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There is a lot of photography that you can do indoors, and product photography is one such example of this. If you’re keen to try this out yourself in order to get the best results, making a DIY lightbox will elevate the quality of your photography. Creating a lightbox is simple, and you only need some basic supplies to do it. In this article, you’ll find out about two possible methods.
A lightbox is a box you place your product in, and fill it with light to photograph that product. A lightbox aims to avoid shadows when you photograph your main subject. If you light the scene from all directions, you’ll not see shadows.
How do you achieve this?
You’ll need light coming into your DIY lightbox to your subject from all directions. You can achieve this by bouncing light around the box, and also from light sources shining through and into the box. In the majority of cases, light sources shine into the box from the outside. However, you’ll also see a box that uses reflected light to achieve the same result.
The light source you use will depend on what you have available. It’s possible to use strong spotlights to create the light for your DIY lightbox.
Using strobes triggered remotely is a better option, however, these emit a strong burst of light that will light up everything in your lightbox. When using a strobe, it’s even more important to soften the light by bouncing it.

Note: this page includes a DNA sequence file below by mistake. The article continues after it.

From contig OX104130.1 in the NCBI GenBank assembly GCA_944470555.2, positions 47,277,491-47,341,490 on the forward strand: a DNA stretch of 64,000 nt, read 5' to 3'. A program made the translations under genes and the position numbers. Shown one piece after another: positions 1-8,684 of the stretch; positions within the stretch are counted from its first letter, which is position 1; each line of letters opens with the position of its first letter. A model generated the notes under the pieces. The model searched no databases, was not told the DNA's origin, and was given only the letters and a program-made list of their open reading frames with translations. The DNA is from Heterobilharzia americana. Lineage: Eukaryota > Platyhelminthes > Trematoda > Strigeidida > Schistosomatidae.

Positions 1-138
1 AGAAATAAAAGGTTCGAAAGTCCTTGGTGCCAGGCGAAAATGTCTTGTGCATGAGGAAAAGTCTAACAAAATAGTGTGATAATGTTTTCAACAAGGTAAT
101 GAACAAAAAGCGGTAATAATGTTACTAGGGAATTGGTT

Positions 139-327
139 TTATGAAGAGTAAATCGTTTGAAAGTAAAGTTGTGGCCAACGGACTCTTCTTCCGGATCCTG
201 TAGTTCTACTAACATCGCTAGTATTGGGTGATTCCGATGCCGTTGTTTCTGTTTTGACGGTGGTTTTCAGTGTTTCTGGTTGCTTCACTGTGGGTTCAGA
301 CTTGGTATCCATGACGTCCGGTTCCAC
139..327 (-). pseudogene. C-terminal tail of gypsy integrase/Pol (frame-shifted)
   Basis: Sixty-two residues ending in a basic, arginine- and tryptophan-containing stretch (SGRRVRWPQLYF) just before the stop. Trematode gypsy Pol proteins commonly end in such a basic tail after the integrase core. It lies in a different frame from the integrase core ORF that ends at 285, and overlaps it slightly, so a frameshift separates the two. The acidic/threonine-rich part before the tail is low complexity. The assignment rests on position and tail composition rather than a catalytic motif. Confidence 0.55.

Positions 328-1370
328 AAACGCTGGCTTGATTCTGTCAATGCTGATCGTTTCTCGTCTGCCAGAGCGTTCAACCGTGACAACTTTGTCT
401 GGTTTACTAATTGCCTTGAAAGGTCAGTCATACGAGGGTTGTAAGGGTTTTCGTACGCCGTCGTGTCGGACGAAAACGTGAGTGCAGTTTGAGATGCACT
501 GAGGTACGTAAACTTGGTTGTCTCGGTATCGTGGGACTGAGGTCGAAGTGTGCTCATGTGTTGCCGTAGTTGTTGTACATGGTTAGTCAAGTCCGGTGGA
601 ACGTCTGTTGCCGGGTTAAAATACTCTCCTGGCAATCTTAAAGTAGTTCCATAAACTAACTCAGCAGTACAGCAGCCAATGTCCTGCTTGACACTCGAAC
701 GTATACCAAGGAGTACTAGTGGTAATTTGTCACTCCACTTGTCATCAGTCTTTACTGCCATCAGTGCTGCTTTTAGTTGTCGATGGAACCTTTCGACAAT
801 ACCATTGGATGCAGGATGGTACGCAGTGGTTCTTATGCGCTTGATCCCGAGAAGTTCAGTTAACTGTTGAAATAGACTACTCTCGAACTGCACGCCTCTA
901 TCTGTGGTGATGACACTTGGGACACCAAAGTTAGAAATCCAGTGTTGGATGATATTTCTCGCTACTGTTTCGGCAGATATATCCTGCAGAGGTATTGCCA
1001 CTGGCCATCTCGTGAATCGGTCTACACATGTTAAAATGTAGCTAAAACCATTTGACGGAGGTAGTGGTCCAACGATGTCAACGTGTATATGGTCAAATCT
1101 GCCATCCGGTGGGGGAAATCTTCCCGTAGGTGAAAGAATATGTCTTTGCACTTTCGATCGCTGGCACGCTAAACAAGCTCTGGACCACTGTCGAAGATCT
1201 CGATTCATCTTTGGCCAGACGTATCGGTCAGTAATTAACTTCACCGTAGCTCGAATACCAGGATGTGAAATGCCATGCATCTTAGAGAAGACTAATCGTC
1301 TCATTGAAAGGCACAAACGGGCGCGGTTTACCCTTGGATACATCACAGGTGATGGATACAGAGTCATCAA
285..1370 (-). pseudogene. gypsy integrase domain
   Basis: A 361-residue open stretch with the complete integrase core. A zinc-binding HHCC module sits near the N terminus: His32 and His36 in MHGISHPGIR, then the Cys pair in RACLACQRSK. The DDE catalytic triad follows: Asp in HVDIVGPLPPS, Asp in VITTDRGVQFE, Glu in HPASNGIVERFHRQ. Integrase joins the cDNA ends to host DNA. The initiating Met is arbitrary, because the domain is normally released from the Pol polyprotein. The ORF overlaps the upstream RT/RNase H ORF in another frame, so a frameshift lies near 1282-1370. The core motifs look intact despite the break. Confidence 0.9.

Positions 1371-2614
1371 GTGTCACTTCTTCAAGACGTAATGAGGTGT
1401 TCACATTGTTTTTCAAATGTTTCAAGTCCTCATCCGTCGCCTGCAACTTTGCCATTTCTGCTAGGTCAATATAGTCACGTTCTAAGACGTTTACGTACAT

This is the classic form for a lightbox. In this method, you’ll be creating windows in a cardboard box and then covering those with paper. In effect, you’re creating softbox-like panels around the outside of your box.
This is an alternative and is arguably even easier to make. The results are similar, but you’ll need to make a larger box. The increased size can be an advantage as it will allow you to photograph those larger objects.
Now that your lightbox is ready, you’ll want to put it to good use. When photographing with it, ensure that your main subject is not too large. There should be a few centimeters clearance around your object, so when you focus on it, the background is your backdrop.
Good objects to photograph are still-life objects like ceramics, or perhaps a homemade quilting product! Lightboxes can also be ideal for food, though you’ll likely need to replace the backdrop paper afterward.
The default color for your backdrop paper is going to be white. White looks clean, and you’ll also be able to post-process your image more easily, potentially cutting it out and putting it in a new image.
The next best backdrop to use is black. The neutrality of black can work well for a minimalist feel. Then beyond that, you can experiment with any color you feel compliments the product you happen to be photographing.
A still-life project is a perfect thing to do when you’re stuck indoors; however, getting the materials may require a trip to the shops for most.
Have you tried your hand at making photography equipment before? If so, what have you made, and how did it benefit your photography? Did you ever try making a DIY lightbox of your own? If you’ve got examples of photographs taken with a lightbox, we’d love to see them! As always, leave your thoughts and photos in the comments section below.